Buyers purchase goods to sell in warehouses, shops or department stores.
New buyers usually earn
$42K-$60K per year
Experienced buyers usually earn
$60K-140K per year
Source: careers.govt.nz research, 2020.
Pay for buyers varies depending on where they work, what other duties they have, and experience.
- New and assistant buyers usually start on $42,000 to $60,000 a year.
- Buyers with one to five years' experience usually earn between $60,000 and $115,000.
- Senior buyers can earn between $115,000 and $140,000.
Source: careers.govt.nz research, 2020.
(This information is a guide only. Find out more about the sources of our pay information)
What you will do
Buyers may do some or all of the following:
- review stock levels and order products
- review new products and consumer trends
- talk with sales representatives and negotiate prices with suppliers
- inspect, compare and select goods for sale
- arrange payments and deliveries
- decide how much to charge for goods
- assist with product range and development.
Skills and knowledge
Buyers need to have knowledge of:
- the market in which they intend to sell the goods
- the products they are selling
- competitors' prices, services and products
- presentation and sales techniques
- shopping and fashion trends
- global product trends
- budgeting, currency conversion and exchange rates.
- work regular business hours, but may work longer hours if travelling
- usually work in offices, but also spend time in warehouses and shops
- may travel to trade shows, seminars and expos.
What's the job really like?
How did you become a buyer?
“It was by accident. I was farming at the time and I started buying on the side. My buying work grew and grew until it got to the point where I was trying to do two jobs. Then I had the opportunity to focus on buying, and I did.”
What’s your typical day like?
“I drive to farms, assess and buy wool, bring it back to our store, process it, sort it into various types and record it.
"It’s very important to accurately record what’s weighed in and out. We record the information in our sales system. The wool isn’t touched again until it arrives in Europe or China or wherever it’s being exported to. There’s no margin for error.”
What advice would you give someone wanting to get into the job?
“It pays to get some experience as a wool handler in a shearing gang or a wool scourer. This gives you experience in the early stages of processing wool. With training, you can become a wool classer and work towards becoming a buyer.
“To do this job properly, you really need to develop a passion for wool. People who stay in the wool industry get this 'wool disease' and they can’t get rid of it.”
There are no specific entry requirements to become a buyer, but employers usually prefer you to have retail experience or tertiary qualifications in business, marketing, management or commerce.
There are no specific secondary education requirements to become a buyer. However, accounting, business studies and mathematics are useful.
Buyers need to be:
- outgoing, confident and persuasive
- able to make good judgements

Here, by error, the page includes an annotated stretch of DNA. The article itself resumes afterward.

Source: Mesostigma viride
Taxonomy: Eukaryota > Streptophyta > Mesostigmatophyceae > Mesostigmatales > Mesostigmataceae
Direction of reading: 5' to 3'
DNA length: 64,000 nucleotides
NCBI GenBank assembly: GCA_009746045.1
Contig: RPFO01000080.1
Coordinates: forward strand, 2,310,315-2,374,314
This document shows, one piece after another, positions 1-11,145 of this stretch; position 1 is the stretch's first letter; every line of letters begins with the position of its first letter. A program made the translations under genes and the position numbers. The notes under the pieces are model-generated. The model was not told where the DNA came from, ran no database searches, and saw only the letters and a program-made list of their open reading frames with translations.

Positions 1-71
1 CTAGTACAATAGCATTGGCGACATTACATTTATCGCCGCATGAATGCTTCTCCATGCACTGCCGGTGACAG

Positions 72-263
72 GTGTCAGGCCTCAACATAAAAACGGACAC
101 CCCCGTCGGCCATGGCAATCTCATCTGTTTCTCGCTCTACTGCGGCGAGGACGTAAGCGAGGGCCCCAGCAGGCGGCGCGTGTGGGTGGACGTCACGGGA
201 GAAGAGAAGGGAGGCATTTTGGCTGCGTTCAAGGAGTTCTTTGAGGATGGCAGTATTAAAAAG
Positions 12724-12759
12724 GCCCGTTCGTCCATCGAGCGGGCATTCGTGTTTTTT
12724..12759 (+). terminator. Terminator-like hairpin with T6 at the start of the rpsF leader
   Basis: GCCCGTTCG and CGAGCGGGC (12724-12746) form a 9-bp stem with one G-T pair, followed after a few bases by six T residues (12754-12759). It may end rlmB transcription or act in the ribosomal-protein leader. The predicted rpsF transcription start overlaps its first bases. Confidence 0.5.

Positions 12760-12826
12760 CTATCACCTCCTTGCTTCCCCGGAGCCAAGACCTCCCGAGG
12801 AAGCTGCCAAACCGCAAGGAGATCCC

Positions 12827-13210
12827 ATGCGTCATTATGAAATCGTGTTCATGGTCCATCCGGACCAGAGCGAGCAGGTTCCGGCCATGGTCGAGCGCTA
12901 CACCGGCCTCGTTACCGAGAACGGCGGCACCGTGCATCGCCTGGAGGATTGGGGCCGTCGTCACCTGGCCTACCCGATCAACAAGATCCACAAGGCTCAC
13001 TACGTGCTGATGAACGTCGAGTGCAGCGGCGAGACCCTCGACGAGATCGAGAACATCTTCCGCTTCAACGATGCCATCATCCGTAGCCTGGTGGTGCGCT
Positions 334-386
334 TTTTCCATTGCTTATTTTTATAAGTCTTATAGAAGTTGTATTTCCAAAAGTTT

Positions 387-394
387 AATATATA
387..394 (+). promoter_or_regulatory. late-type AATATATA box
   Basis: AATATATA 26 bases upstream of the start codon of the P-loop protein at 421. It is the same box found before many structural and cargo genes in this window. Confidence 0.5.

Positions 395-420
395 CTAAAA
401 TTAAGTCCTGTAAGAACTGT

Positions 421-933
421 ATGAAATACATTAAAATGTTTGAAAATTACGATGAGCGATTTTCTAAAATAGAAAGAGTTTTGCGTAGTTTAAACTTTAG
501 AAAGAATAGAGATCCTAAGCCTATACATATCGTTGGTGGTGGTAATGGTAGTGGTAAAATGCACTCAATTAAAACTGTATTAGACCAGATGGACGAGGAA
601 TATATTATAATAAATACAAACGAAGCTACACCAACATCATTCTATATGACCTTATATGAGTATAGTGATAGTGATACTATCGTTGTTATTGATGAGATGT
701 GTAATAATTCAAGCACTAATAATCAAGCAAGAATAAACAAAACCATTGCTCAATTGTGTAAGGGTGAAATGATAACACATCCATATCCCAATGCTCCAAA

- good communicators.
Useful experience for buyers includes:
- storeperson work
- customer services
- importing and exporting.
Buyers need to be reasonably fit and healthy as they may need to lift heavy products such as wool bales.
Buyers can gain certification in production and inventory management through NZPICS.
Find out more about training
- Retail NZ
- 0800 472 472 - email@example.com - www.retail.kiwi
- 0800 863 693 - firstname.lastname@example.org - www.serviceiq.org.nz
What are the chances of getting a job?
High competition for buyer jobs
The retail sector has experienced steady growth in recent years, but has been impacted significantly by the COVID-19 pandemic. There are still buyer vacancies because retail is a large industry.
However, finding a job can be difficult due to high competition for roles. Employers often fill vacancies by promoting existing staff from positions such as sales assistant, shop manager or area manager
According to the Census, 1,458 buyers worked in New Zealand in 2020.
Types of employers varied
Most large retailers employ buyers. These include:
- department stores
- clothing stores
- homeware and hardware chains.
- Glassdoor, ‘Buyer Salaries in New Zealand’, 20 March 2020, (www.glassdoor.co.nz).
- Retail NZ, 'Retail Radar Report: Covid-19 Special Edition', July 2020, (www.retail.kiwi).
- Retail NZ, 'Retail Radar: Quarterly Headlines From The Retail Sector', 2 October 2020, (www.retail.kiwi).
- Stats NZ, '2018 Census Data', 2019.
- TradeMe, ‘Retail Salary Information’, accessed September 2020, (www.trademe.co.nz).
- Urquhart, D, owner, Kurow Wools Ltd, careers.govt.nz interview, October 2020.
(This information is a guide only. Find out more about the sources of our job opportunities information)
Progression and specialisations
Buyers may progress to set up their own retail business, or move into brand or merchandise manager roles.
Buyers usually specialise in certain products such as:
- raw materials.
They may also specialise in brand management or visual merchandising.
Last updated 9 November 2020